Chit. Chit. Chit. Of course there are no sounds in comic books, you have to use your imagination, but just seeing those words dotted throughout Volume One of Scott Snyder’s Wytches is enough to give you chills every time it appears, just one of many powerful moments throughout his Image Comics horror tale.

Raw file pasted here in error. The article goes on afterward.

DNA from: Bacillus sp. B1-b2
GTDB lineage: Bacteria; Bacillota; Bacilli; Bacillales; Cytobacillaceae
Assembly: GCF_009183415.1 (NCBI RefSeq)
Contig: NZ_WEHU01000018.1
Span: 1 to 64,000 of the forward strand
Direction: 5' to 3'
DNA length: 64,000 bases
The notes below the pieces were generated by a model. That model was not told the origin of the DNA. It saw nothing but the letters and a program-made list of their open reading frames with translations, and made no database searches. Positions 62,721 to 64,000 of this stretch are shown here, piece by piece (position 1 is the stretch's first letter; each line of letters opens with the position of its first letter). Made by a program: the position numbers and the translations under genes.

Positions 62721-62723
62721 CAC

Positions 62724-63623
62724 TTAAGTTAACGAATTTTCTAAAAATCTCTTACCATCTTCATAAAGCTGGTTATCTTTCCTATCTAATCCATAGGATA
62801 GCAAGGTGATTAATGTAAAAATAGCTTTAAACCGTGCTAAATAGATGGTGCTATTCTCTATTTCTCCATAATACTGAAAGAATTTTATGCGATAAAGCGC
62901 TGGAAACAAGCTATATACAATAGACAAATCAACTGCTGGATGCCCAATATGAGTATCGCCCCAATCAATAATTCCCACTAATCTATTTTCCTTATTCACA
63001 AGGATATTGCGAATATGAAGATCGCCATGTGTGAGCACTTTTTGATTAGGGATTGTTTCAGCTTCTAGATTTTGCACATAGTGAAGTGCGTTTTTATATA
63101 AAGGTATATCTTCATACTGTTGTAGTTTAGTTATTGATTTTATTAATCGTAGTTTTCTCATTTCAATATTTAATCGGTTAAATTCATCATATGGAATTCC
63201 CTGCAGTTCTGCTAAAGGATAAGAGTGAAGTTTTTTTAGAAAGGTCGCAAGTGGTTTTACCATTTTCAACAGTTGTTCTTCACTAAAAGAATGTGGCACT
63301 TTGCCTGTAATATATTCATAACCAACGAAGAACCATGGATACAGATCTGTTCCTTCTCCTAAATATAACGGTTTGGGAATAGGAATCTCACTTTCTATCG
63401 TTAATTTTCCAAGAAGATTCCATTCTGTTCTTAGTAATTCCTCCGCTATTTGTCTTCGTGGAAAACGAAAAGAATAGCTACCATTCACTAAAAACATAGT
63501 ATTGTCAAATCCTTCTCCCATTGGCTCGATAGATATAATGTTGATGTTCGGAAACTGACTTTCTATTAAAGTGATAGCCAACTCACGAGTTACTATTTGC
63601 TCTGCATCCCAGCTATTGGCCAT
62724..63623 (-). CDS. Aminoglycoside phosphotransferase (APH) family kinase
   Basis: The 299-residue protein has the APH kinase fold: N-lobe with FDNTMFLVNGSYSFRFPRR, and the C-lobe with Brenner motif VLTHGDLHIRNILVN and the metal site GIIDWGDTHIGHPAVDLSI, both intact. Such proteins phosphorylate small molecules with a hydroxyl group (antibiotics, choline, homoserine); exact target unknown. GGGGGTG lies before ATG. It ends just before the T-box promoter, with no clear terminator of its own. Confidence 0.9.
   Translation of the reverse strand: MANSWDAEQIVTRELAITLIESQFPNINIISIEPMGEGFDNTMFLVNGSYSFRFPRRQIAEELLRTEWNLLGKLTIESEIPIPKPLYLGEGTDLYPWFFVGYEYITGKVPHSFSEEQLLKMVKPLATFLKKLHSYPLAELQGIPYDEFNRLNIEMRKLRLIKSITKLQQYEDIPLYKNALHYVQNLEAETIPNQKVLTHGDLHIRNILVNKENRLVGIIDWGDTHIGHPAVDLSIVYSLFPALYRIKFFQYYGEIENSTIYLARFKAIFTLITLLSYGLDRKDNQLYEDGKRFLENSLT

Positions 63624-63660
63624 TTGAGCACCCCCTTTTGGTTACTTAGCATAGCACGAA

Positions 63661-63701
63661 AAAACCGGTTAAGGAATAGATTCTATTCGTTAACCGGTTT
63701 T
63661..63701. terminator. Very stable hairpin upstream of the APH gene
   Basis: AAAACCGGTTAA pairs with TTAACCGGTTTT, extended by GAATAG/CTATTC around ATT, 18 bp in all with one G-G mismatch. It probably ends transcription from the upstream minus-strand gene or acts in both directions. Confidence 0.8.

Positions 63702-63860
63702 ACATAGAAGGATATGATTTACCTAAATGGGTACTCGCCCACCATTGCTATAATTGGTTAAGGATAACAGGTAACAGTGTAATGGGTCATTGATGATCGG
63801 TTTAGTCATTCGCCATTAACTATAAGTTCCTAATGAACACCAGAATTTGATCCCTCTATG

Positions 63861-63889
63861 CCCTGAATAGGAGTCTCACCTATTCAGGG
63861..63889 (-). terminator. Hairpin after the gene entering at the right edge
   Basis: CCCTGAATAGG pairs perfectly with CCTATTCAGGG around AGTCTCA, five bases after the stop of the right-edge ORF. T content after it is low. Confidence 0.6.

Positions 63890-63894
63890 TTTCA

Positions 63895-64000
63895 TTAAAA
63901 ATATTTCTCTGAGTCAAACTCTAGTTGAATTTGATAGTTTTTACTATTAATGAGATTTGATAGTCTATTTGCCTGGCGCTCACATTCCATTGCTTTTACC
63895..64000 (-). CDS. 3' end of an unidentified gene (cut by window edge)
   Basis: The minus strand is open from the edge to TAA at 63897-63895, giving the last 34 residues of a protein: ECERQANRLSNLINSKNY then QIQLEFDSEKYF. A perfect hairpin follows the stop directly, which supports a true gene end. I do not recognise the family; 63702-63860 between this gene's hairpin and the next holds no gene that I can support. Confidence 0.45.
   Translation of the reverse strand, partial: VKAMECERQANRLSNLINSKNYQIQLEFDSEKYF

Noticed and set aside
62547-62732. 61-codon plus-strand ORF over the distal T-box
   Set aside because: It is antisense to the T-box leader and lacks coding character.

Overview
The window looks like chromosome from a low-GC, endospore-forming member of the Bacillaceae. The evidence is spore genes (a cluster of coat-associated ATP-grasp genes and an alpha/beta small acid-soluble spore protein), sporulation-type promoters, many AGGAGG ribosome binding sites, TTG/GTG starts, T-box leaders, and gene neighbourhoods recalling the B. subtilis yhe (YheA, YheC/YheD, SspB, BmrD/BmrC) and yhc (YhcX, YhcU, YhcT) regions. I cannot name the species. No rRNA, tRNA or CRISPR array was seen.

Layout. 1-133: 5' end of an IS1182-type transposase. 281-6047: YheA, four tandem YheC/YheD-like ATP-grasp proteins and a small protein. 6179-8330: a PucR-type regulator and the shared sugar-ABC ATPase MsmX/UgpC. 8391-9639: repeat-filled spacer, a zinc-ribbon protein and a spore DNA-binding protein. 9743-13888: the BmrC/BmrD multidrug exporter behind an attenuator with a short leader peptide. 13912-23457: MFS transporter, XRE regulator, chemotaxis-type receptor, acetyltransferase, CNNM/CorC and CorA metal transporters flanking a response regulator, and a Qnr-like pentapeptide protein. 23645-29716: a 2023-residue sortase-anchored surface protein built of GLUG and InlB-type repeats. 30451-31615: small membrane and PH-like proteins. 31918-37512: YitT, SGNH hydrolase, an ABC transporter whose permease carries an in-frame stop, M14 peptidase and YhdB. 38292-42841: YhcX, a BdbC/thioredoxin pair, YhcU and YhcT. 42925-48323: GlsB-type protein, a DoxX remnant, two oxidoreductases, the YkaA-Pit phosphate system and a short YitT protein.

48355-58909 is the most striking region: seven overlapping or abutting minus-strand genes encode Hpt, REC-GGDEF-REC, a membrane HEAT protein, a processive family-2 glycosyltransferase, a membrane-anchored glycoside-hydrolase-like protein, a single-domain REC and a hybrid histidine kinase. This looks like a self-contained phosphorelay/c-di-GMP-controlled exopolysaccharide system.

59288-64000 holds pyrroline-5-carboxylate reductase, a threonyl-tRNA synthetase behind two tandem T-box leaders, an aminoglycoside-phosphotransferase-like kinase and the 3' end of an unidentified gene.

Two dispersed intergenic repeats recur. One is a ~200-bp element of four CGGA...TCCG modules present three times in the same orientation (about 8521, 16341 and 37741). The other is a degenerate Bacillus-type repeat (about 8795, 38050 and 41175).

When your front cover carries a quote from Stephen King saying how good your comic is, then you know that something special is on the way and, for six chapters, Scott Snyder’s Wytches is classy horror of the highest order. The quote from King is telling because one could imagine reading Wytches as a novel, in prose form, and one could even imagine someone like King writing it. It deals with themes of family and being a parent as well as being a writer, and then proceeds to inflicts intense, imaginative horror upon a creative type and the relationships around him, and yet the supernatural threat throughout feels like it could only have come from the man responsible for acclaimed Batman story arc, Death of the Family. Although there are no faces “cut off” in Wytches, there is a level of discomfort that is hard to ignore and recalls some of the most intense moments from Snyder’s recent run on Batman New 52.